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    We've been with as many as 11 family members. After many attempts, the system that worked best for our herd was to be in the same park on the same day, but not necessarily all in a lump. We found the the grandparents sometimes would be with one family, sometimes the other, sometimes on their own (mostly in Epcot--MIL liked the gardens and a slower pace in World Showcase). We found it best to meet up for one sitdown meal a day--in our case, dinner, but you might want to ask your sister if her kids would be better with a big lunch. The rest of the meals were up to the individual groups.

    Just so you know, our immediate family was more the rope drop, afternoon break type of family. BIL and his gang preferred to sleep in and get a later start, but their little one would sleep in a stroller (which mine wouldn't. Ever. Any of them. Not that I'm bitter...). MIL and her friend didn't typically take a break, but would sometimes leave the parks earlier than everyone else.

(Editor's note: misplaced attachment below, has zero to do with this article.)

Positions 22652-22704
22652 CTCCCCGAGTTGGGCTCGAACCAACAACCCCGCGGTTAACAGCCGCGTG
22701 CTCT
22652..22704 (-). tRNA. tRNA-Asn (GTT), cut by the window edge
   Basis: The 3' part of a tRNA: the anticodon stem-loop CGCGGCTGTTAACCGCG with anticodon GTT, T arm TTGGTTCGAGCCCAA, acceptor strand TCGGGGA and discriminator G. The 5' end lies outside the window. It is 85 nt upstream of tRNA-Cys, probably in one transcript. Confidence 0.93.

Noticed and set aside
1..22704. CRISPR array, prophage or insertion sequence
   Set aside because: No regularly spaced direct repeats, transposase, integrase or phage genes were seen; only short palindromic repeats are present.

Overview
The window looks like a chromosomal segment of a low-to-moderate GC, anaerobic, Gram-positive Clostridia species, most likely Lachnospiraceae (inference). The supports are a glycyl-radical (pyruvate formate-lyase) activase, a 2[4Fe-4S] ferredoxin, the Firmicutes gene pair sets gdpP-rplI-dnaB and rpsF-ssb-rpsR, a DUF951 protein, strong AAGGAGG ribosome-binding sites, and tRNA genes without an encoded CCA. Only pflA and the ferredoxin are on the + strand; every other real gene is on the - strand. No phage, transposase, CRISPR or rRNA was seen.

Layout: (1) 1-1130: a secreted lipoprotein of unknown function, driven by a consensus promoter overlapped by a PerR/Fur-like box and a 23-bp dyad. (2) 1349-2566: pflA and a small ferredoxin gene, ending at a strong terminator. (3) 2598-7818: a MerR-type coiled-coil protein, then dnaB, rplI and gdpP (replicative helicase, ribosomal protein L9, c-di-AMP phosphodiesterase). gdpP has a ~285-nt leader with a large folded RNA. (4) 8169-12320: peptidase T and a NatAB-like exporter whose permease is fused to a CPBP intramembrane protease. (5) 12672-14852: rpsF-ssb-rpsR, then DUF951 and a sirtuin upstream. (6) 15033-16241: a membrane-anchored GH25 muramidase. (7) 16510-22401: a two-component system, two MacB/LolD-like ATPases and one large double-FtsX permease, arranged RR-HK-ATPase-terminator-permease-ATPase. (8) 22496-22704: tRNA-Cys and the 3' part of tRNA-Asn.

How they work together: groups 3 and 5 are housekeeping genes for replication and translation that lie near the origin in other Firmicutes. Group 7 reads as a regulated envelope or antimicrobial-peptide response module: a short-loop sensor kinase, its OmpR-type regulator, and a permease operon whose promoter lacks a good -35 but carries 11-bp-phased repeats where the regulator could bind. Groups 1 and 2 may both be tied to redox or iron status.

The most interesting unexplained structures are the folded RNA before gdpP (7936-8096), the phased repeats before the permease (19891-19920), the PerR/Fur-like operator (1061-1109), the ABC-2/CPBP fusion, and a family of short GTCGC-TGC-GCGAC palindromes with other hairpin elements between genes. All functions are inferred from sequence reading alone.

We found sticking all together to be very cumbersome, particularly for meals. For example, they won't seat you until everyone is there, so you spend a lot of time waiting for others, getting to your restaurant, that sort of stuff. We would go on a plan that included all meals--this was before the DDP as we know it today. And of course, good luck getting a table for 11! But when we did the one meal a day, it was a good time for everyone to catch up and hear about each other's experiences.

    Again, this was a while back. BIL and I were the big planners--each would get their family's input as to restaurants, then he and I would hash out where/when. This worked well--everyone felt like they were listened to, nobody got 100% of what they wanted, but got enough to be happy.
     
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  6. holden

    holden DIS Veteran

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    We all eat dinner together but usually separate during the day. My parents would join us in the morning but head back to the resort after lunch. They needed the afternoon break while we kept going. Same with my brother. His kids are younger, so they tired out more quickly. Plus it’s nice to get a break from one another for a little while.
     
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  7. mydisneyanytime

    mydisneyanytime Mouseketeer